Over the past few weeks, Perception Point’s IR team has been investigating a Crypter, spread wildly via phishing emails that ultimately deliver RAT (Remote Access Trojan) malware from the Xworm family.

A Crypter is a type of software used to encrypt, or hide, files or data so that they can be protected from unauthorized access. It uses strong encryption algorithms to ensure the data remains secure from attackers. However, it can also be used to encrypt, obfuscate, or manipulate malware to make it harder for AV’s to detect. In this blog we review the ScrubCrypter and its origin, where threat actors can easily buy the Crypter, and how attackers use phishing campaigns to distribute the Crypter and its accompanying malware. 

What is ScrubCrypt?

ScrubCrypt is a Crypter currently sold on HackForums, a hacking forum in the clear web, that anyone can access from their device.

The price of the Crypter is 40 USD for a monthly subscription and goes up to 200 USD for a lifetime subscription.

Figure 1: ScrubCrypt pricing plan

The seller of the Crypter “Scrubspoof” provides a list of Crypter features, which include:

  • AES Encryption
  • Anti VM/Debug
  • Persistence mechanism

Figure 2: ScrubCrypt feature list

The seller describes the Crypter as an “antivirus evasion tool [that] converts executables into undetectable batch files”.

Figure 3: ScrubCrypt value proposition

Customers can leave a review about the Crypter in the HackForum post thread. One interesting comment we stumbled upon was as follows:

Figure 4: Prospective customer comment

This comment was made by a confused potential customer that managed to identify the similarity between ScrubCrypter and the well known Jlaive Crypter. The Jlaive Crypter has been used for a long time by many threat actors as their main Crypter of choice.

Eventually, the main developer of the Jlaive Crypter replied to the user:

Figure 5: Jlaive Crypter developer response

The developer’s response was confirmation that ScrubCrypter is just a renamed version of the Jlaive Crypter. While other customers claim that ScrubCrypter has better performance than Jlaive, the features and functions are nearly identical. With a Crypter so easily available and accessible, any malicious actor can buy it and use it to propagate malware or the actor’s attack of choice. This threatens the overall security of many organizations, as the Crypter hides the final payload, making it less detectable to even some advanced security systems.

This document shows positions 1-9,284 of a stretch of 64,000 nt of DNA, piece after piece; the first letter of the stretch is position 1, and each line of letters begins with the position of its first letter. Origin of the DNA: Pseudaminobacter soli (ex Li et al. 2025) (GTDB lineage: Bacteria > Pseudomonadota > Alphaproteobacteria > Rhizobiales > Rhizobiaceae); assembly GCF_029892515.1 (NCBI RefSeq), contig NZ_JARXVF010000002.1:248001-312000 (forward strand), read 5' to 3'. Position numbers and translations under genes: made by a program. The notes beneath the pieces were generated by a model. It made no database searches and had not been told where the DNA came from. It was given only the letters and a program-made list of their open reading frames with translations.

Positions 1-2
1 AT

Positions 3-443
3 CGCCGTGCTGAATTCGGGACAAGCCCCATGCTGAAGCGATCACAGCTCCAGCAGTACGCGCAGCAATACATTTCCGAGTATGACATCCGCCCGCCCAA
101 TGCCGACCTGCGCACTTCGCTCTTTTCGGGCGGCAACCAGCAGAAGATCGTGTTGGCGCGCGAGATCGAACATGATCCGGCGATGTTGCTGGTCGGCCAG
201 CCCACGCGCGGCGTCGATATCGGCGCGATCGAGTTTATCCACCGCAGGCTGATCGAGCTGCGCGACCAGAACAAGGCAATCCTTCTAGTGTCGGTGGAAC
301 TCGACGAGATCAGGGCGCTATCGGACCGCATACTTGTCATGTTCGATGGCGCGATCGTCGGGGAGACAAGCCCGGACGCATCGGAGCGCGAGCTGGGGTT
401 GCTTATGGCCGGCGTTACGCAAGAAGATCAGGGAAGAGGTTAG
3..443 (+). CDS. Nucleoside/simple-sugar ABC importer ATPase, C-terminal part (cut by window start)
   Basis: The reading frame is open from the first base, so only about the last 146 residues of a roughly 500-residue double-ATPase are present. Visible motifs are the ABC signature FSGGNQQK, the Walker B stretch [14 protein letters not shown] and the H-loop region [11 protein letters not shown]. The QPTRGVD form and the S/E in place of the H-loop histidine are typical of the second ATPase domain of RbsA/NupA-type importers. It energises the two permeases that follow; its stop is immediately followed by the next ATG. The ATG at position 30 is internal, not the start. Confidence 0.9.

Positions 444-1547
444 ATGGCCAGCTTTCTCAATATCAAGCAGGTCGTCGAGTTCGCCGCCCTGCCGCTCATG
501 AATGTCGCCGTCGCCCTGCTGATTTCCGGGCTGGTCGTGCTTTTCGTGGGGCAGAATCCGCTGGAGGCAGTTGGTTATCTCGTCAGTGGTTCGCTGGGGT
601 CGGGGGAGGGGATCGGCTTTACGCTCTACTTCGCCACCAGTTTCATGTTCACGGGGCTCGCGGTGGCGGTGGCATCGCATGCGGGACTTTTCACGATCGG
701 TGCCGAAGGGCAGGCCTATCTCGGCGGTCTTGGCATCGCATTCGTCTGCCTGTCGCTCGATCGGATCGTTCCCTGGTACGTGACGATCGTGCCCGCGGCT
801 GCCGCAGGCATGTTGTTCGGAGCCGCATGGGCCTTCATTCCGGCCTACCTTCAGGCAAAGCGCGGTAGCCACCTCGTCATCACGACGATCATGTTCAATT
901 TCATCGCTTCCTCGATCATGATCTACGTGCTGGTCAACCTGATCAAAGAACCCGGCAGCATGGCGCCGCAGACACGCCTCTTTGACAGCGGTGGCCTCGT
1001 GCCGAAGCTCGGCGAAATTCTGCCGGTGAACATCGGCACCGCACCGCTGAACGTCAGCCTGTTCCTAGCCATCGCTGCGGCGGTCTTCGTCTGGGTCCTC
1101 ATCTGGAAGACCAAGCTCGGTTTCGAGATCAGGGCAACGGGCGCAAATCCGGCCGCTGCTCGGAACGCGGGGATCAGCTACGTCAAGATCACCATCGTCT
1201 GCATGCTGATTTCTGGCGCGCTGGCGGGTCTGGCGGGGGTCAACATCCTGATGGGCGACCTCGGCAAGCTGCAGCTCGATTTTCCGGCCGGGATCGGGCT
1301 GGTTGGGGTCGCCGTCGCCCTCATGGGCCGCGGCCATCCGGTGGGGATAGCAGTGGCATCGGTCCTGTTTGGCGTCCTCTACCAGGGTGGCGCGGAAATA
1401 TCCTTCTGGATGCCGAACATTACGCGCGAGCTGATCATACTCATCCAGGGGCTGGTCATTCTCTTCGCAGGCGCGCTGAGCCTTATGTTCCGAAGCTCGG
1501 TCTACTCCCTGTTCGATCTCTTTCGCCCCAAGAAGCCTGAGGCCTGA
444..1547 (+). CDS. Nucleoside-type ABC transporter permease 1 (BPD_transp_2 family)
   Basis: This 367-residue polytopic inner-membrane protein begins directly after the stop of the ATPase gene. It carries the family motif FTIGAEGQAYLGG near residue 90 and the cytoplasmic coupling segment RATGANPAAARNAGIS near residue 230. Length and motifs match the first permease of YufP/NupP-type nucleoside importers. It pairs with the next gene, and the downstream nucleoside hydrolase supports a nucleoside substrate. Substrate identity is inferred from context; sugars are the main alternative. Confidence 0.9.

Now that we have covered what ScrubCrypt is and how easy it is to access, let’s investigate how it can be used in a real-world example. 

The Crypt Goes Phish

In this example that Perception Point’s advanced threat detection platform caught, a customer received a seemingly typical phishing email. However, upon further review there is more to this email than just meets the subject line.

The user receives an email with the subject: “LEP/RFQ/AV/04/2022/6030”. Upon opening the message, there is a generic body with keywords often employed in social engineering campaigns. he goal of the message is to convince the user to download the attachment. 

Figure 6: The phishing email

When the user downloads the attached file, it leads to a .bat file (batch script), which, once executed by the user, leads to a multi-stage execution chain. 

Figure 7: .bat File

This eventually unleashes the Xworm RAT. Xworm RAT is a brand new Remote Access Trojan written in .NET language. Like any other RAT, it begins by stealing the user’s basic information like their country, IP address, operating system, etc. From there, it connects to the C2 server, allowing the threat actor to employ a variety of commands like keylogging, remote control of the user’s mouse, and downloading ransomware. 

By using the Crypter to send this attachment, it makes it more difficult for security systems to detect. The Crypter adds a layer of protection to the malicious file, supposedly ensuring that the attacker will gain access to the user’s system or network.  

Perception Point’s advanced threat detection platform flagged this message as malicious. The platform was able to recognize the sender’s low reputation and lack of a known connection to the user. In addition, the platform identified that the attachment was an archive file, which contained an executable that prompted an automatic download on the user’s operating system. 

Summary

Attackers using a Crypter to hide malicious files poses a major security concern for all organizations, regardless of industry. The accessibility and availability of this specific ScrubCrypt makes it all the more dangerous, as attackers can easily purchase it and use it to conduct widespread attack campaigns. Without the necessary security features, an individual could open a ScrubCrypt file and unknowingly impact their entire organization, thus leading to irreparable damages. 

In this blog we outlined the origins and uses of a Crypter. In subsequent blogs we will explore and expand upon the Crypter itself and the attack chain of Xworm RAT malware. 

 

IOCs

  • LEPRFQAV04,pdf.001 – 28d6b3140a1935cd939e8a07266c43c0482e1fea80c65b7a49cf54356dcb58bc (Sha256)
  • LEPRFQAV04,pdf.bat – 04ce543c01a4bace549f6be2d77eb62567c7b65edbbaebc0d00d760425dcd578 (Sha256)

All IOCs found by PerceptionPoint can be found on MalwareBazzar